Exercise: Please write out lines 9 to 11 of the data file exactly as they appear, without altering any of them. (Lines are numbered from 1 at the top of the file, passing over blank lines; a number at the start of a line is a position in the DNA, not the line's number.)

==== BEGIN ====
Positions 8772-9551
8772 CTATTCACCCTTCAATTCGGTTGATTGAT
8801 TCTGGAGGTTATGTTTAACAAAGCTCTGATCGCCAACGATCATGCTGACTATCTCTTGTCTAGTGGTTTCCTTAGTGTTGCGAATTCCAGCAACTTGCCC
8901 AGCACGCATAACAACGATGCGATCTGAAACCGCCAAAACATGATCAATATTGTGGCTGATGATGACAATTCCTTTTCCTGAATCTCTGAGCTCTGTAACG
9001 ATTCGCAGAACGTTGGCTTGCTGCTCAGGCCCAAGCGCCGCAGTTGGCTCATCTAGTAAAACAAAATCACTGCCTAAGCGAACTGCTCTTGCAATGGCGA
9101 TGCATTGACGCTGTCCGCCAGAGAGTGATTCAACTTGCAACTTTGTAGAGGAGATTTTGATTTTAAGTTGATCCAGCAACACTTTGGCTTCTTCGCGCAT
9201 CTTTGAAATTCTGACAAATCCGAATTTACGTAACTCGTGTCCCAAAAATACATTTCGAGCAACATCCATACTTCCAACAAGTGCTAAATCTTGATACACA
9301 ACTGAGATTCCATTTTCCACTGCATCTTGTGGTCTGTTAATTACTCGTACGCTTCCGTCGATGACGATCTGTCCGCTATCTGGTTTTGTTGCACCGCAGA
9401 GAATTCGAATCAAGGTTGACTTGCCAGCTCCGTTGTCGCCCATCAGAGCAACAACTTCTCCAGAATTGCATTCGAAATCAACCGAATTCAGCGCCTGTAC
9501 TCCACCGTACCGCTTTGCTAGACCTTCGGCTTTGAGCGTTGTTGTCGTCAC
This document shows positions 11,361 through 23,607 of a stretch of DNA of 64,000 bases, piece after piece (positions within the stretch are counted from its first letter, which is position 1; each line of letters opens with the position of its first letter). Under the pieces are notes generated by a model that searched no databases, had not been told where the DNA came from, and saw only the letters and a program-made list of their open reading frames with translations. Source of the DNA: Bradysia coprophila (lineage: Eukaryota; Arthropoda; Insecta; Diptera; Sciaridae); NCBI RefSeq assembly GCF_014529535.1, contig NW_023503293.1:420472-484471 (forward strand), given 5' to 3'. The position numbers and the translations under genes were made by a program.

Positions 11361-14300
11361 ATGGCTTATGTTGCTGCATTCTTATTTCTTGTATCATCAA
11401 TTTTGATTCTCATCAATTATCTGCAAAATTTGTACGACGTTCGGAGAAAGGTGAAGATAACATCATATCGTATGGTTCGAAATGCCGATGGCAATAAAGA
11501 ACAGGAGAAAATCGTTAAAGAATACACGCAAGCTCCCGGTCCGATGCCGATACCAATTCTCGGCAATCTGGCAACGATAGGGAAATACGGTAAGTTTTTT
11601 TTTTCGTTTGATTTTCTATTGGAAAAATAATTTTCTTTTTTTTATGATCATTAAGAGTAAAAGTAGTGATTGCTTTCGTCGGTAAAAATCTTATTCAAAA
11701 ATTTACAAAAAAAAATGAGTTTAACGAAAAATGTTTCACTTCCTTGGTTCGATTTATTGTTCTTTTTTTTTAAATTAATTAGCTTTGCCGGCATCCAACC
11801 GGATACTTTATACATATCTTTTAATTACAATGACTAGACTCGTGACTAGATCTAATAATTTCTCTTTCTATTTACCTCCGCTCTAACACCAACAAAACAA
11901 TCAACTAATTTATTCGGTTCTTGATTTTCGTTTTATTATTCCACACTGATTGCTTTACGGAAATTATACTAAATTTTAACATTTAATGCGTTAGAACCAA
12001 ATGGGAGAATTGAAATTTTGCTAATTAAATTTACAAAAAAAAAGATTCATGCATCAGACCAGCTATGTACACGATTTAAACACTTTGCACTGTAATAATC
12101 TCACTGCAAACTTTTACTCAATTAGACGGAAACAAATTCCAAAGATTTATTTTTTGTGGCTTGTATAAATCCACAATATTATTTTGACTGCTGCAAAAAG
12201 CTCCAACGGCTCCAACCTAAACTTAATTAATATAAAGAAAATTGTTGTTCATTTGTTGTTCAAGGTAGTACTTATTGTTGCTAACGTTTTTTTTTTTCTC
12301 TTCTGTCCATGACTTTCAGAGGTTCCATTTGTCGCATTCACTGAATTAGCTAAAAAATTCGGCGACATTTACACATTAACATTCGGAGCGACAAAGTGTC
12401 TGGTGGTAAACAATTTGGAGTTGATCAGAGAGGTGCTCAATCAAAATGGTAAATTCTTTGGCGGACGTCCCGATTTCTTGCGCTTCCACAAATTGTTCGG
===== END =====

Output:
9401 GAATTCGAATCAAGGTTGACTTGCCAGCTCCGTTGTCGCCCATCAGAGCAACAACTTCTCCAGAATTGCATTCGAAATCAACCGAATTCAGCGCCTGTAC
9501 TCCACCGTACCGCTTTGCTAGACCTTCGGCTTTGAGCGTTGTTGTCGTCAC
This document shows positions 11,361 through 23,607 of a stretch of DNA of 64,000 bases, piece after piece (positions within the stretch are counted from its first letter, which is position 1; each line of letters opens with the position of its first letter). Under the pieces are notes generated by a model that searched no databases, had not been told where the DNA came from, and saw only the letters and a program-made list of their open reading frames with translations. Source of the DNA: Bradysia coprophila (lineage: Eukaryota; Arthropoda; Insecta; Diptera; Sciaridae); NCBI RefSeq assembly GCF_014529535.1, contig NW_023503293.1:420472-484471 (forward strand), given 5' to 3'. The position numbers and the translations under genes were made by a program.